Go to jail, get strip searched.
This may soon be the new norm as jails begin to implement the U.S. Supreme Court's Monday ruling in Florence v. Board of Chosen Freeholders of the County of Burlington. The Court has ruled that jail strip searches are legal -- even when an individual has been arrested for a minor traffic offense or failing to pay a fine.
The 5-4 ruling found that a suspect's Fourth Amendment privacy rights are outweighed by jailhouse security concerns.
Historically, the Supreme Court has upheld regulations that impinge upon an inmate's constitutional rights when they are "reasonably related to legitimate penological interests." Writing for the majority, Justice Kennedy explains that, "there is a substantial interest in preventing any new inmate ... from putting all who live or work at these institutions at even greater risk." It's therefore reasonable for correctional facilities to check every new inmate for drugs, weapons and other contraband.
Even a low-level offender could be carrying a weapon.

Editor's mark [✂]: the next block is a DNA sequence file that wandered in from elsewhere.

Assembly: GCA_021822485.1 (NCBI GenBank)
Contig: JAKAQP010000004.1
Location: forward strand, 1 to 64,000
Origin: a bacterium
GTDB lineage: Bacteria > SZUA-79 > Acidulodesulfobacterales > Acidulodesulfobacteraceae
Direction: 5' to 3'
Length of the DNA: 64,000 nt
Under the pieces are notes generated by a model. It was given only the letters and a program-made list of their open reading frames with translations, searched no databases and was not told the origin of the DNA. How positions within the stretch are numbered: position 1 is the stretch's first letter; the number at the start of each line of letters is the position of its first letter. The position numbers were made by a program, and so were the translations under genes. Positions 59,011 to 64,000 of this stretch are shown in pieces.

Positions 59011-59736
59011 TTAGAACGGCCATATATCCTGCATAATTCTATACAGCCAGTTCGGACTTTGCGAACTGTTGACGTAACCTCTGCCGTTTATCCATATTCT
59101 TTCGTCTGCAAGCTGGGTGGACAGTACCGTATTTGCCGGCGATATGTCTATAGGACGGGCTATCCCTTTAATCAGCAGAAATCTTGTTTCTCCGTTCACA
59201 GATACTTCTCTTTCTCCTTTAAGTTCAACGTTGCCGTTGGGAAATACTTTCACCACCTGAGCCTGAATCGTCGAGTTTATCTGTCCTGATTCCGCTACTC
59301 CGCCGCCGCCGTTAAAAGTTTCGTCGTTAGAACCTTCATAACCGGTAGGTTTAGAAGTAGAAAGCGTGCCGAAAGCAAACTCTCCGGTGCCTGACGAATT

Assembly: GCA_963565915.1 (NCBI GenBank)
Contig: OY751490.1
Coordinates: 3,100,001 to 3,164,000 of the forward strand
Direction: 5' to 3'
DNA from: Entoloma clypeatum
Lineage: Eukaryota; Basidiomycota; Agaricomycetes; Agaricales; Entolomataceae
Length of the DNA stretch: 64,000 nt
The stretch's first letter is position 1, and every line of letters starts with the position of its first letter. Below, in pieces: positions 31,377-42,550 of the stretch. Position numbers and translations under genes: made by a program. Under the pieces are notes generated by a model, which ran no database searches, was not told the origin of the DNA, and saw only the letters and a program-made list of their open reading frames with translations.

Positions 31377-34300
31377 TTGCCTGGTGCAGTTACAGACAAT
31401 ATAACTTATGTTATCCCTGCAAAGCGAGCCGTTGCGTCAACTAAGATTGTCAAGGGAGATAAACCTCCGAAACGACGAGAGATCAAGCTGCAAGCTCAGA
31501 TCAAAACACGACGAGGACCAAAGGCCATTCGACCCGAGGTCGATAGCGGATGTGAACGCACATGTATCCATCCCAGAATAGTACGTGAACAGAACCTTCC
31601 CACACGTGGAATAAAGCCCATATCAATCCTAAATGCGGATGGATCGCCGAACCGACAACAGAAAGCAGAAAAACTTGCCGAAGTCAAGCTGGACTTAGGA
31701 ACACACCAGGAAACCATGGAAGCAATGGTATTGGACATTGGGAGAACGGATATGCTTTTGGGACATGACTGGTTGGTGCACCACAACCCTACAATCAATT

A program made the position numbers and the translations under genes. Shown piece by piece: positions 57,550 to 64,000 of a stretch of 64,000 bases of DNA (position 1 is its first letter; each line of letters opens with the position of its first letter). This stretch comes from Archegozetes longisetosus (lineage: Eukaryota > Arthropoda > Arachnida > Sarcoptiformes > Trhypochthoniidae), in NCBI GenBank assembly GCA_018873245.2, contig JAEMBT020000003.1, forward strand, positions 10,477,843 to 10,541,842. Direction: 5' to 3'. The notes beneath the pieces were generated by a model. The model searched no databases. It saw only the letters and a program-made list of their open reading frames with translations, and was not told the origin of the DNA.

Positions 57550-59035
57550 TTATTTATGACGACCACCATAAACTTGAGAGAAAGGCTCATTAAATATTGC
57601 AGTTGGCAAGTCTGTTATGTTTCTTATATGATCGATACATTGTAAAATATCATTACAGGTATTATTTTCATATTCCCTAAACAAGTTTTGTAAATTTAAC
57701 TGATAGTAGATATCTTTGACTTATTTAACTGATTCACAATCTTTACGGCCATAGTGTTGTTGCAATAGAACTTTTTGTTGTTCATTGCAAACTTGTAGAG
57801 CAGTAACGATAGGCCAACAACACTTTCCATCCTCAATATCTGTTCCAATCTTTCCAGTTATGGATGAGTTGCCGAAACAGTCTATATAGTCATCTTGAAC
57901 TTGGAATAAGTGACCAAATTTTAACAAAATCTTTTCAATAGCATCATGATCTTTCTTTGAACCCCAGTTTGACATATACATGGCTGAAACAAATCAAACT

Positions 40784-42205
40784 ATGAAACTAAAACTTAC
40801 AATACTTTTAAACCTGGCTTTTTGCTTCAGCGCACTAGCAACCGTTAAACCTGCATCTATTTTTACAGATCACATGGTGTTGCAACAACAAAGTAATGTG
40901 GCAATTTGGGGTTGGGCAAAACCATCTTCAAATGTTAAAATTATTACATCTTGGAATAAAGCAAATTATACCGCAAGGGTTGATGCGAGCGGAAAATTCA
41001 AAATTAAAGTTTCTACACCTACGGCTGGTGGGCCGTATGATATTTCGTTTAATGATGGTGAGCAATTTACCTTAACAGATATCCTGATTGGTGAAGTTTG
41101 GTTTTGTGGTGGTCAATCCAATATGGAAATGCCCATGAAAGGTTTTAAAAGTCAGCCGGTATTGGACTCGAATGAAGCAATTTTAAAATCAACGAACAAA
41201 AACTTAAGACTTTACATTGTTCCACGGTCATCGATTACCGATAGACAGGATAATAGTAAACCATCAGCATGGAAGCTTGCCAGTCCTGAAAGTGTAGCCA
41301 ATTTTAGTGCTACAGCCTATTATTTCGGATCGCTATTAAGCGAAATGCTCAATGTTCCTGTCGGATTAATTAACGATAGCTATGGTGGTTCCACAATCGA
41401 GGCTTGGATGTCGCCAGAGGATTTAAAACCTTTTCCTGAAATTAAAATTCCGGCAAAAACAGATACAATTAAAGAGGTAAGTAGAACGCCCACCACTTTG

The dissent, written on behalf of the four liberal justices, disagreed with this assertion. They believe that jail strip searches are legal only when officers have reasonable suspicion. Jail strip searches are "inherently harmful, humiliating and degrading." This harm is "particularly acute where the person ... had simply received a traffic ticket ... or because she had been arrested for a minor trespass."
Though many citizens would prefer this interpretation, the majority's decision is now law. Jail strip searches are legal so long as the searched individuals are going to be placed in the general prison population. The underlying offense and the reason for the search are pretty much irrelevant.
- Supreme Court upholds jail strip searches -- even for minor offenses (Washington Post)
- Get Ready to Get Naked: SCOTUS Upholds Prison Strip Search (FindLaw's Supreme Court Blog)
- Strip Searches Don't Violate 4th Amendment, D.C. Circuit Rules (FindLaw's Decided)